This register is entirely Hungarian. It records marriages from throughout the region around Târnăveni, in fact the majority are from other villages or towns in the region. Unlike some of the older record books, in which the individuals were primarily from small villages near Târnăveni, in particular Adámos, in this book we begin to see towns appear including Medgyes, Segesvár, and Erzsébetváros, Dicső-Szt.-Márton, Marosvásárhely, Fogaras, Torda. Nevertheless, the majority of individuals still come from a very rural, small-village background. The handwriting in the latter half of this book is particularly clear and ornate.

This register appears to comprise several registers that were kept separately and aggregated at some point in time. Both the paper and print type vary. Part of the book is only in Hungarian and part of it is in Hungarian and German (titles). Entries are not sequential and it also jumps from births to marriages to deaths and back again. Most of the entries are from the villages surrounding Târnăveni. Some of the birth register pages record all the children of a couple, one after the other, so presumably this book was used as a register for community members, but did not necessarily record events sequentially. Some births recorded dates from the 1820s. One section of the book appears to be from Sângeorgiu de Pădure, but the majority of the material deals with the villages around Târnăveni. Like other civil record books, the information generally included in the records is: names; birth places and dates; death dates and place; wedding dates and place; place of residence; information on parents; profession; gender; marital status; officiants; witnesses.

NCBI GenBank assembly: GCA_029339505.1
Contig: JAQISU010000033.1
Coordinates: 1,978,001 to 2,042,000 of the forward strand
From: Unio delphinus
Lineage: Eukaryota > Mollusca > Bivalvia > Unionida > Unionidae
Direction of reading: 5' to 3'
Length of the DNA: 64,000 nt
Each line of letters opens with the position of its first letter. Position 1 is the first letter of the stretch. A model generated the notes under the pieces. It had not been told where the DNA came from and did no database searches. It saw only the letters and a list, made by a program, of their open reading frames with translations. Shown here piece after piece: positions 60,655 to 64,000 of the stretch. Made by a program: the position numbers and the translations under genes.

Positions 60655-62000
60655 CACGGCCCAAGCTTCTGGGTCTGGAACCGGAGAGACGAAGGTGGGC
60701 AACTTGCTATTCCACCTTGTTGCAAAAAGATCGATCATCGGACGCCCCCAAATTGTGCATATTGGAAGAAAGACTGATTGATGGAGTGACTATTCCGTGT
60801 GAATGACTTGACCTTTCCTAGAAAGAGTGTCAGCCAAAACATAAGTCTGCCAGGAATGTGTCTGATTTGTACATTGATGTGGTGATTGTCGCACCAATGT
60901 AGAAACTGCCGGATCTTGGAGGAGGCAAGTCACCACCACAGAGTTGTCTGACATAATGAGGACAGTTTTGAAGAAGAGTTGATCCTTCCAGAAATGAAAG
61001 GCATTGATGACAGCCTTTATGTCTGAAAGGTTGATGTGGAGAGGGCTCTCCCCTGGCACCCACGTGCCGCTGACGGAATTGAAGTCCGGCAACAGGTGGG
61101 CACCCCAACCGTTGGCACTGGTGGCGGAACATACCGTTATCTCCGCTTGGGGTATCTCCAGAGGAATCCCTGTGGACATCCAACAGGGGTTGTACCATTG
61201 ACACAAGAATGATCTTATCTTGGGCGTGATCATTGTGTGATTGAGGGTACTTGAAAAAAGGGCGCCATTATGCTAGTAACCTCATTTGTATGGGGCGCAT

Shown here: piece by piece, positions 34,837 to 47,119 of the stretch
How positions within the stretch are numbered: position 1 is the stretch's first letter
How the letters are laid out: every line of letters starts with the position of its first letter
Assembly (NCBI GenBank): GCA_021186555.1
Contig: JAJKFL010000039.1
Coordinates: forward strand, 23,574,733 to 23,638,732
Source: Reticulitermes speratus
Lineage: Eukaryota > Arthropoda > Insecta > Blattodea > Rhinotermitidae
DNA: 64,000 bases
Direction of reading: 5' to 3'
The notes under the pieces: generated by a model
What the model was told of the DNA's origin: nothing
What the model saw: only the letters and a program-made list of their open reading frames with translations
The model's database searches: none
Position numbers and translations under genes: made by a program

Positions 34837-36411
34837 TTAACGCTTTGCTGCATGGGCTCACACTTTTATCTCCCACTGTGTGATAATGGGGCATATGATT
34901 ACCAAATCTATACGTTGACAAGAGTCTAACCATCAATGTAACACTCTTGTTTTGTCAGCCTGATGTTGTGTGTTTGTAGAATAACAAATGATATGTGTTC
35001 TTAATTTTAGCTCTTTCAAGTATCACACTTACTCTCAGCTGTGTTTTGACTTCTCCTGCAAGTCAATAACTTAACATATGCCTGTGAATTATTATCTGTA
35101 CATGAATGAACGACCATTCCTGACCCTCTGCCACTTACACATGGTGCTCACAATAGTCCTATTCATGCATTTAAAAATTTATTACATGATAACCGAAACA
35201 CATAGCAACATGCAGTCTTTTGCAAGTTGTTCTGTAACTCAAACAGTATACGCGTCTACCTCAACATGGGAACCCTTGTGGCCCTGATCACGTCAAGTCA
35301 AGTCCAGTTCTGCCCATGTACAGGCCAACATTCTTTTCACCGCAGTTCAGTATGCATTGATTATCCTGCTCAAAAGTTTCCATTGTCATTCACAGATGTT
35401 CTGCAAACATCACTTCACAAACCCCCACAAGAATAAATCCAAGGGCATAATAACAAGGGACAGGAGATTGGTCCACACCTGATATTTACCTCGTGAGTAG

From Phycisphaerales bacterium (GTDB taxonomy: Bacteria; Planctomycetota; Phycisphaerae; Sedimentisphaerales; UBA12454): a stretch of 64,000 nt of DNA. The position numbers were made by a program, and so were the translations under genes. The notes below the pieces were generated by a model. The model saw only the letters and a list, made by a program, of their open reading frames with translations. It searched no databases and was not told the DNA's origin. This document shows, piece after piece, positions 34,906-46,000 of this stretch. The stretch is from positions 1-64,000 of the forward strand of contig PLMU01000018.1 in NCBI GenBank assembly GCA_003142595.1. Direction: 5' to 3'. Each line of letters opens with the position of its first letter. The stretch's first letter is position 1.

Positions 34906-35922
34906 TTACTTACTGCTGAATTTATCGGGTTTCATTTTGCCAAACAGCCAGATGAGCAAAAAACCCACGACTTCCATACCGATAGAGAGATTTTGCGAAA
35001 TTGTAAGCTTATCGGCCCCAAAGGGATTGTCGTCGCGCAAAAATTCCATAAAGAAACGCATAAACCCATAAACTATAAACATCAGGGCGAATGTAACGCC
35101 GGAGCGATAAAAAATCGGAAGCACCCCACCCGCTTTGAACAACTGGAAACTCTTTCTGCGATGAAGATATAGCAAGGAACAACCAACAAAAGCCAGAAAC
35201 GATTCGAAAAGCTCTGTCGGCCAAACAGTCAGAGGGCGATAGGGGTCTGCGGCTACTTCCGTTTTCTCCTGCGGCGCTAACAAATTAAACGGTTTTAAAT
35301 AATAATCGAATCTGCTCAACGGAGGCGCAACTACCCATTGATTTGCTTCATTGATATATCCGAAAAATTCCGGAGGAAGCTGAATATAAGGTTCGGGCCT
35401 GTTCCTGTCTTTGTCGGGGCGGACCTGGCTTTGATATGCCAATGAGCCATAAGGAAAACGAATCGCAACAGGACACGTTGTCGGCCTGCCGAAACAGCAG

This register is kept entirely in Hungarian. The birth dates overlap with another birth register from the Târnăveni area. It appears that this book became a sort of community register book - the births recorded rarely sequential and, in fact, the earliest birth recorded is 1812, but this was clearly entered much later, probably in the 1860s. Similar to the other birth register labeled as Târnăveni, virtually none of the births recorded here took place in Târnăveni, rather the families lived in the surrounding villages or, as it functioned as a register of community members, old and new, there are also individuals listed born in as far flung locations as Poland, Galicia, Timișoara. Local villages occurring with particular frequence are Adámos, Ersabetváros, Kis Kaján, M. Nemeti, Szasz Dánya, Erdőszentgyorgy, K. Szentmárton, Balavásár, Radnoth. The final page of the birth register is signed in Erdő Szentgyorgy (Sângeorgiu de Pădure), so this register must have moved locations several times. Information recorded includes: name and birthdate; gender; legitimate or illegitimate; father's name, place of resident and occupation; mother's name; father's place of birth; mother's place of birth; child's place of birth; midwife; circumcision or naming ceremony date, place, and officiant; death date (generally not completed); and other notes. Partway through, the book begins to record only individuals from the area around Sângeorgiu de Pădure and details as the parent birthplaces are no longer recorded. These pages appear to have been recorded at an entirely different time and by an entirely different hand, perhaps they were separated out from the book. The entries here begin in 1823 and end in 1886. The marriage register also does not contain any entries from Târnăveni, rather from villages and small towns throughout the region. The entries are not all chronological. Recorded here are: bride and groom names, birth dates, birthplace, and age; where and when the wedding was announced and took place; who officiated and witnessed; and other notes. These entries are of interest as the names and positions of local leaders begin to appear - officiants are rabbis, cantors, or butchers and often their place of residence is listed, ie. David Bäumel, rabbi of Mediaș. The death register section again appears to have been recorded in two different places, perhaps pages were removed and returned. Some pages record deaths from around Sângeorgiu de Pădure and others from around Târnăveni, though again all individuals are in fact from villages surrounding Târnăveni. Information recorded is: name of the deceased; profession; place of birth and residence; gender; marital status; age; cause or circumstance of death; date of death; place of death; name of surviving family members.